Business analytics takes BI and attempts to provide insight into potential future successes and failures. The predictive analytics are supposed to highlight correlations between different customer segments and guide future business planning. Organizations planning their future turn to predictive analytics rather than descriptive analytics.

The predictive atmosphere with business analytics shows itself in the tools used. Data mining, statistical analysis and predictive modeling are heavily relied upon in business analytics, and this means having a strong data science team.

"The tools being used in BI are mainly simple descriptive statistics -- e.g., moving average of e-commerce conversion rate -- where BA can take advantage of machine learning and other sophisticated statistical models," Barel said.

The hierarchy of BI and BA

Both business intelligence and business analytics rely on the same data and both analyze data sets to help provide insights for an organization, but companies traditionally begin with business intelligence before employing business analytics.

"BA is highly relying on BI as a starting point. BI can point and direct the efforts of where you should take the time to go a 'level deeper' and allocate the BA resources to unlock interesting predictions and derive meaningful insights," Barel said.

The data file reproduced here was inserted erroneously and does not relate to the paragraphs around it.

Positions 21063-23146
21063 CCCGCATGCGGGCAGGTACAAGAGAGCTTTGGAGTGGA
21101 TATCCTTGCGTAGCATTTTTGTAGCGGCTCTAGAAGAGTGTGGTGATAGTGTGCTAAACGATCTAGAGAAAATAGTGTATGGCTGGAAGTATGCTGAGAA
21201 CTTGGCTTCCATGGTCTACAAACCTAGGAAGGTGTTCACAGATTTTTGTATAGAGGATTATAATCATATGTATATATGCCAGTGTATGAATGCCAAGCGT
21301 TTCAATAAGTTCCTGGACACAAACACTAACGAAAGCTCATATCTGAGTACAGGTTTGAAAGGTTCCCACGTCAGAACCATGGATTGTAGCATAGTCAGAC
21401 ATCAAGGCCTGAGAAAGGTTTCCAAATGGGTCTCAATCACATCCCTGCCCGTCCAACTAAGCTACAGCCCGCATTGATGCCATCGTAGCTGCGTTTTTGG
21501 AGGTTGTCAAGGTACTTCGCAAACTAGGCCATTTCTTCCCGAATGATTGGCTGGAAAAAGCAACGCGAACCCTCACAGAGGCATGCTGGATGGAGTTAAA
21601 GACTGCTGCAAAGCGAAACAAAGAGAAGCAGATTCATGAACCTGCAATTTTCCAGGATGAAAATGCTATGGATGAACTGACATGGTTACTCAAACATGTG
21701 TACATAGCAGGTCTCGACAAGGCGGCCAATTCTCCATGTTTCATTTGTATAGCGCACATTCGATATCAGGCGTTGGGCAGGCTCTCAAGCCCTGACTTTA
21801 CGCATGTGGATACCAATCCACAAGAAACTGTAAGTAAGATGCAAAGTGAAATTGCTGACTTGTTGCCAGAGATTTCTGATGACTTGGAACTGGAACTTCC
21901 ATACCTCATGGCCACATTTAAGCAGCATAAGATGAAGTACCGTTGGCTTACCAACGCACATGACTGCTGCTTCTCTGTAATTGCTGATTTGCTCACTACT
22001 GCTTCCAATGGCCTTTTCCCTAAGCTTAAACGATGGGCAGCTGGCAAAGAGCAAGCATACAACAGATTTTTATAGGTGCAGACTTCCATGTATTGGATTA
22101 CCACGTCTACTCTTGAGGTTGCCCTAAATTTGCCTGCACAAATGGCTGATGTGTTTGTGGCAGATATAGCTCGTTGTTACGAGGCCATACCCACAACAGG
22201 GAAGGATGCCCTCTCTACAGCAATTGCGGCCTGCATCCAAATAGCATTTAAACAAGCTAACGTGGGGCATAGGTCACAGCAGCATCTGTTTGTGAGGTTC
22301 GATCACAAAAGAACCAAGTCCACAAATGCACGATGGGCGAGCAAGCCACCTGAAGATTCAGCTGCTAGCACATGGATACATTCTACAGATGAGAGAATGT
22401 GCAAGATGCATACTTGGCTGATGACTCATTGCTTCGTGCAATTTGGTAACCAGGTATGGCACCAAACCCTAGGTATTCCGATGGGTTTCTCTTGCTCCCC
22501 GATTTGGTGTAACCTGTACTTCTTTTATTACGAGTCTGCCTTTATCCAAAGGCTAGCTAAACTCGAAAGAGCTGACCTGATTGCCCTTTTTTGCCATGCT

This traditional approach was commitment-heavy and resource-dependent, not to mention time-consuming.

"The traditional approach has been for organizations to build business analytics from heavy investments in business intelligence," said Ryan Wong, CEO and co-founder of Visier, a workforce analytics and planning vendor. "They hired armies of analysts, data management staff, report writers, data scientists, developers and testers in order to build BA."

Companies can save time and money by avoiding having to build out of BI infrastructure now, according to Wong. Technology has gotten to the point where organizations can go straight into business analytics if they need to.

Tools of the trade

The overlap for business intelligence vs. business analytics continues for the tools that they both use. The presentation of data for both can include tools such as Tableau, AWS QuickSight, Microsoft Power BI and Qlik. 

Craig Kelly, vice president of analytics at Syntax, an ERP services provider, said the differentiation of the two is in the transformation and storage tools rather than the tools that assist with the presentation of data.

"For BI, the data is typically transformed into optimized schema structures and traditionally stored in a data warehouse for KPI reporting," Kelly said. "Business analytics -- conversely -- will store its data in data lakes, where the central storage of data from multiple sources can make it easier for analysts and data scientists to work with everything they need."

Data lakes provide organizations with the flexibility of leaving metadata undefined and makes it easier for these analysts and scientists to mine the data or make it accessible for machine learning.

"Azure and AWS both have a myriad of tools that provide the necessary infrastructure to store, transform and analyze data in a data lake," Kelly said.